The week before last I was lucky enough to attend Custom House’s Grand Designs convention, wherein over a thousand different exhibitors displayed a range of new products, techniques and disciplines, applicable not only to interior design and decoration but also (on a smaller scale) to horticulture and outdoor decoration.
In this regard, the overall focus largely fell to the advertisement of commercial ventures such as outdoor furniture (which will be covered in our next segment) or ecological building alternatives, but there was one exhibit that struck me as particularly unique – that of a night-based garden.
The impetus of the design lay in the philosophy that due to the hectic lifestyle required to support a grand outdoor space, many of us don’t get the choice to enjoy our garden during the daytime – ironic no? So, ‘The 24 Hour Garden’, as it was so aptly named, was built with not only its lit aesthetic in mind, but also the applications it might promise after hours, particularly those of hosting and catering.
It seemed a topic not oft discussed in conventional garden design, so I wanted to set aside some blog space to suggest how one might go about building your own garden whose usefulness is complete, regardless of whether the clock reads lunchtime or late-o-clock.
Despite the night garden being traditionally a dimmed place, lighting is an essential component to make the space both useable in the summer months, and visually accessible in the winter. Like the palette you choose for your planting, lighting is, at best, a subtle art, meaning that although it is a characteristic of the day time there is no need for yours to be reminiscent of blazing sunshine. Indeed, as any photographer will tell you, the nightscape provides lighting opportunities not available when sunlight is abundant – hence the attraction of black and white celluloid where the light becomes a means of punctuation rather than the prose itself.
The beauty of modern lighting is the variety of different forms it comes in: stairway lighting, underwater illumination, overhead down-lighters or vertical up-lighters, not to mention those concealed within the plants themselves. This latter is a popular option as it helps negate the tone of artificiality that the plastics and metals of a lighting system evoke.
The underwater light is also a marvellous addition to the night garden which, while not particularly functional, gives an access to view any wildlife inhabiting your ponds you might not otherwise be privy to.
However, the likely motivation for building or adapting a night garden is so that you have the means and the place to entertain and to relax after hours and to this end I would also recommend, either recessed walkover floor lighting, or focal point spot lighting rather than harsh floodlighting as is so often seen in gardens.
Floor lighting is a softer option and will not be a threatening trip hazard in the twilight, particularly with the use of frosted lenses, while spotlighting will lend a glamorous red-carpet feel to not only the garden but to any tree canopies above it too.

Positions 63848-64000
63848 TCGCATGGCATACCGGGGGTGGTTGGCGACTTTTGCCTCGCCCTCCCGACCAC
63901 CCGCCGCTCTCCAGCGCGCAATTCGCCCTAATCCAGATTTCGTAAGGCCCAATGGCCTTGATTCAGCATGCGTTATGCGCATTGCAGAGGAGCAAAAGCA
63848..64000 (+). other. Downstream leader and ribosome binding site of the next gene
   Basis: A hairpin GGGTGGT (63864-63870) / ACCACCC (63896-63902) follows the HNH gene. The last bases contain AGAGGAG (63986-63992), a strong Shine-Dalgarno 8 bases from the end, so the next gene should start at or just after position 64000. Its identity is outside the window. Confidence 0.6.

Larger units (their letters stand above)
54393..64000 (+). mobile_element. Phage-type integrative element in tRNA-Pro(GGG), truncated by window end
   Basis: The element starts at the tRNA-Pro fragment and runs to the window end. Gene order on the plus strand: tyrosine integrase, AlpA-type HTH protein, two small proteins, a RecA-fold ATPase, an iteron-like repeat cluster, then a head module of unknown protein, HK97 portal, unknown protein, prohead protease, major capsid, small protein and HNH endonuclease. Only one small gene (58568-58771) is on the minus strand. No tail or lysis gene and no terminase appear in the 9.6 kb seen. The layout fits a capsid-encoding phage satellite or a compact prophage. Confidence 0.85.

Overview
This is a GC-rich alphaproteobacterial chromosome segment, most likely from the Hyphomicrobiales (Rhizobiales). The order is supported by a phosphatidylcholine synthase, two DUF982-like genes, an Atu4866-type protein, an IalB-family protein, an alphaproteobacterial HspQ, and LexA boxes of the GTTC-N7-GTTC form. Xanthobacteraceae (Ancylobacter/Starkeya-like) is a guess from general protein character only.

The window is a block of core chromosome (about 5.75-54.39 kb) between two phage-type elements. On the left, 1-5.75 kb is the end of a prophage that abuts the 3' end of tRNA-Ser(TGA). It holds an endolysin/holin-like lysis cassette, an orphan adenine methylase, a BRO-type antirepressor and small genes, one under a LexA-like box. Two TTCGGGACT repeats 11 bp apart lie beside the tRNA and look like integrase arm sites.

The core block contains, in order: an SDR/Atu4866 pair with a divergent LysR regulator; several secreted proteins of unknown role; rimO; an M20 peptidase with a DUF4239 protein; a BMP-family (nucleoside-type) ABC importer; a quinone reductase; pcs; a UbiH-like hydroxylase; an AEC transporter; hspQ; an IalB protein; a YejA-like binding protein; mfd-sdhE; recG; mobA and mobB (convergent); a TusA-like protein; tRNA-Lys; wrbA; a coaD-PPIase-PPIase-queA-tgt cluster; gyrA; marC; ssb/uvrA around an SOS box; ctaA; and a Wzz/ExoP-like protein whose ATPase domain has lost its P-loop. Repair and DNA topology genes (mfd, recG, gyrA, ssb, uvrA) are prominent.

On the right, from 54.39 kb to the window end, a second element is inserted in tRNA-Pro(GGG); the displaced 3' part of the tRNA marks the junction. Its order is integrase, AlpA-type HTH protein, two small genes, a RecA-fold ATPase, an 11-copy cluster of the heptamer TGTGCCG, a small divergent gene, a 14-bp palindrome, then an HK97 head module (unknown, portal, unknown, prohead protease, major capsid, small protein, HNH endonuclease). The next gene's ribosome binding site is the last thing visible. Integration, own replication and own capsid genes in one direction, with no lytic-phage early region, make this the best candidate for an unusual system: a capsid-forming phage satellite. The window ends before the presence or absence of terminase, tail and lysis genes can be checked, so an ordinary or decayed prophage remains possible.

So, assuming the garden is to be a place of hospitality, and now we’ve established how you and your guests will find their way around it, we must next discuss what it is they’ll be finding their way around.
A seating area should be one of your first considerations, mainly because unlike the lighting, its value will not be detracted by the absence of darkness – you can enjoy a quiet sit down as much on your days off, as after your days on. Comfortable seating, whether free-standing or built-in is a must and we’ll discuss this in a later article.
You might also want to making this a dining area, with the addition of a barbeque or chiminea, or even a small scale bar or outdoor kitchen, if you’re budget will accommodate. In any case there’s no feeling comparable to cooking, preparing and dining in the outdoors and as such, this should definitely be considered.
Finally, we have the presentation of the garden itself and how we can make best use of the elements of night, whilst still ensuring that the site is picturesque in the daytime and for this reason I must reiterate the use of water. Lights will capture the sparkle of moving water as it falls, but there are few natural elements better paired then the blackness of still water at night, and the moon and stars reflection within it. It gives fluidity to an arcane archetype of our culture, indigenous to the mythology of our ancestors.
Candles or lanterns also take us back to our ancient roots, and make an excellent addition to the night garden for the magical and transient quality of their light.
Wind chimes are also highly effective in the night garden, partly due to their taking advantage of what might be an uncomfortably chill breeze, but mostly due to their obscurity when placed correctly. By semi-concealing the chimes you’ll lend an air of mystery to the space as guests will not be able to place their songs’ origin. If, however, you prefer more contemporary tunes, why not install some unobtrusive speakers in your garden and enjoy all your favourite music while you entertain.
In our next article concerning the Grand Designs exposition, we’ll be discussing the various materials and devices that were on show, both at Grand Designs and its previous counterpart Ecobuild, that can be implemented to make your homes and green spaces more eco-friendly.
By Josh Ellison